Left/Right asymmetric terminal differentiation programs in the nervous system

Most nervous systems are largely bilaterally symmetric on a structural level, but are usually functionally lateralized[1]. How left/right asymmetry is developmentally controlled is poorly understood, in part because there are few molecular correlates to functional asymmetries in any nervous system. The C.elegans nervous system displays a number of striking asymmetries in its nervous system [1]. We have focused much of our efforts on the two bilaterally symmetric gustatory neurons ASE(Left) and ASE(Right) as an entry point into studying how asymmetry develops.

 

ASE(L) and ASE(R) express in a stereotyped, left/right asymmetric manner many members of a receptor-type guanylyl cyclase (rGCY) family that we found to be required for left/right asymmetric taste perception (Figure 1)[2, 3]. The ability to easily visualize this functional asymmetry through gfp reporters that tag therGCY-encoding gcy loci has therefore provided us with a unique opportunity to ask how asymmetry is developmentally programmed. Using three different approaches, we have provided the following insights:

(i) We have dissected cis-regulatory regions of the gcy genes to probe the regulatory logic of their left/right asymmetric restriction, revealing that they are under direct control of the bilaterally expressed terminal selector CHE-1, but that additional cis-regulatory motifs promote or inhibit the activity of CHE-1 in either ASE(L) or ASE(R)(Figure 2)[4].

(ii) Through genetic screens we have elucidated a complex network of regulatory RNAs, transcription factors and chromatin modifiers, many under direct control of the terminal selector CHE-1,  that regulate asymmetric gcy expression (Figure 2)[4-16].

(iii) Early embryonic blastomere manipulations revealed that the initial trigger for ASE(L/R) asymmetry lies in a Notch signal sent in the early embryo, long before the ASE neurons are born (Figure 3)[7]. Via intermediary T-box transcription factors, this signal induces a decompaction of chromatin at the lsy-6 miRNA locus throughout embryonic development in the ABa lineage. lsy-6 expression is then amplified in the ASE(L) neuron through the terminal selector che-1 and the bistable feedback loop shown in Figure 3 to trigger postmitotic, asymmetric differentiation of the ASE(L/R) neurons[17].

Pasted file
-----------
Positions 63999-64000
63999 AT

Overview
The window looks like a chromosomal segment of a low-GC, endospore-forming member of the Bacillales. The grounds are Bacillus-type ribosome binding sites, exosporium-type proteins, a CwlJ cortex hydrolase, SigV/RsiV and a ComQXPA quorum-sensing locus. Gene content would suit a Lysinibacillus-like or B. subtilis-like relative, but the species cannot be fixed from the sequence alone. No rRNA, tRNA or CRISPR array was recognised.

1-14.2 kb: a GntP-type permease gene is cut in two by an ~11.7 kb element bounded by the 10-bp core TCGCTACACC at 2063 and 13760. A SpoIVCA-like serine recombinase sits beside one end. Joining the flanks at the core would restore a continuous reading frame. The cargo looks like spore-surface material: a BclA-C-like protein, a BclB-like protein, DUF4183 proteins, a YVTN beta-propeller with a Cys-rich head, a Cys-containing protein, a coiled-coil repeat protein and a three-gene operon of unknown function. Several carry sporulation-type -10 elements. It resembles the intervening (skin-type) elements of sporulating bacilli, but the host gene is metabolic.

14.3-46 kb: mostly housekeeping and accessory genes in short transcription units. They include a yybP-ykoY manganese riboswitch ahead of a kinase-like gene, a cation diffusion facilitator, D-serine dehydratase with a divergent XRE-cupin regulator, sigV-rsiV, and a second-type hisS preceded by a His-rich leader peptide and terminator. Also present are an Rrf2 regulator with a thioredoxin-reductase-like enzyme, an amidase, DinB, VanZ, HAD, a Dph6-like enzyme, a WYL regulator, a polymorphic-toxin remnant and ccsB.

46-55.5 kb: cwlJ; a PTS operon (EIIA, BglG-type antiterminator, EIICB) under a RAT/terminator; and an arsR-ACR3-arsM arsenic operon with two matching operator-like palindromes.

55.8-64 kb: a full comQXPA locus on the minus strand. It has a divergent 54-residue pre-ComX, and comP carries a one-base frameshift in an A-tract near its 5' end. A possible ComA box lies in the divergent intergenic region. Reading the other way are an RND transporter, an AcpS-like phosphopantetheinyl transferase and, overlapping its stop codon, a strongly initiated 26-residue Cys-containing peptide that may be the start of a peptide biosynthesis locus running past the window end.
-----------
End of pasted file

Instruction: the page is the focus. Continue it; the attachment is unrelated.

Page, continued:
We have also found that asymmetry in the C.elegans nervous system extends beyond chemosensory asymmetry. We have identified left/right asymmetric gene expression programs in several interneurons and motoneurons and have shown that they are induced by a novel, mesodermally derived Notch signal[18](Figure 4). These findings reveal a previously underappreciated complexity in the neuronal circuitry of the worm.

A key factor in ASE left/right asymmetry control is the ASEL-specific miRNA, lsy-6, which we had discovered previously [19]. Aside from placing a miRNA in a complex gene regulatory network (Figure 3), we have used the lsy-6 interaction with its genetically defined target cog-1, to probe concepts of miRNA/target interactions, thereby challenging some commonly accepted rules[20, <21]. As we detailed in an essay in Science[22], this and other work reveals striking conceptual similarities between miRNA and transcription factor action.

Figure 1:

Figure1GCYs_500w

Figure 2:

Figure-2-Loop-integrated-with-che-1_500w_opt

Figure 3:

Figure-3-ASE-lineage_500w_opt

Figure 4:

Figure-4-other-asymms_500w_opt